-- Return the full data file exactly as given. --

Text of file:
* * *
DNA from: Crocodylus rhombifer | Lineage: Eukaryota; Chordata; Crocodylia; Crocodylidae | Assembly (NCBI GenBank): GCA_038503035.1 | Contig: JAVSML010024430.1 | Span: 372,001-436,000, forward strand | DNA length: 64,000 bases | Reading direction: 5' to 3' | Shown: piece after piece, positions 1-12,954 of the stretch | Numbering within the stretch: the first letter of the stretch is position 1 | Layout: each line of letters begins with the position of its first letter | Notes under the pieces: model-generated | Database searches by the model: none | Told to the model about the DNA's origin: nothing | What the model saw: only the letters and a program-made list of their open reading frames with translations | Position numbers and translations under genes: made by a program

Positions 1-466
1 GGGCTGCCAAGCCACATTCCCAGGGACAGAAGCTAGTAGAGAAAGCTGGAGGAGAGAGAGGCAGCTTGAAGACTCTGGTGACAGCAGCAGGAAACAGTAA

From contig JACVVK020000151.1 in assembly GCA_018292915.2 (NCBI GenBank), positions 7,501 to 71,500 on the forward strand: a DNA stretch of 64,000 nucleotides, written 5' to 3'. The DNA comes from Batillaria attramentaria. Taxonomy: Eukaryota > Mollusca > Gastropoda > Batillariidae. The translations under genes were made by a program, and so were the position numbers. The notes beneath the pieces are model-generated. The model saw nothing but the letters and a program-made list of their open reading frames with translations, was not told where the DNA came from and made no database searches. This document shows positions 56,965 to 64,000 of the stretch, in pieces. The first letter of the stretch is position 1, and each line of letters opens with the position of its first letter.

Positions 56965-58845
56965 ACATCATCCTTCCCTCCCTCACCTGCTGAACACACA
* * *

DNA from: Crocodylus rhombifer | Lineage: Eukaryota; Chordata; Crocodylia; Crocodylidae | Assembly (NCBI GenBank): GCA_038503035.1 | Contig: JAVSML010024430.1 | Span: 372,001-436,000, forward strand | DNA length: 64,000 bases | Reading direction: 5' to 3' | Shown: piece after piece, positions 1-12,954 of the stretch | Numbering within the stretch: the first letter of the stretch is position 1 | Layout: each line of letters begins with the position of its first letter | Notes under the pieces: model-generated | Database searches by the model: none | Told to the model about the DNA's origin: nothing | What the model saw: only the letters and a program-made list of their open reading frames with translations | Position numbers and translations under genes: made by a program

Positions 1-466
1 GGGCTGCCAAGCCACATTCCCAGGGACAGAAGCTAGTAGAGAAAGCTGGAGGAGAGAGAGGCAGCTTGAAGACTCTGGTGACAGCAGCAGGAAACAGTAA

From contig JACVVK020000151.1 in assembly GCA_018292915.2 (NCBI GenBank), positions 7,501 to 71,500 on the forward strand: a DNA stretch of 64,000 nucleotides, written 5' to 3'. The DNA comes from Batillaria attramentaria. Taxonomy: Eukaryota > Mollusca > Gastropoda > Batillariidae. The translations under genes were made by a program, and so were the position numbers. The notes beneath the pieces are model-generated. The model saw nothing but the letters and a program-made list of their open reading frames with translations, was not told where the DNA came from and made no database searches. This document shows positions 56,965 to 64,000 of the stretch, in pieces. The first letter of the stretch is position 1, and each line of letters opens with the position of its first letter.

Positions 56965-58845
56965 ACATCATCCTTCCCTCCCTCACCTGCTGAACACACA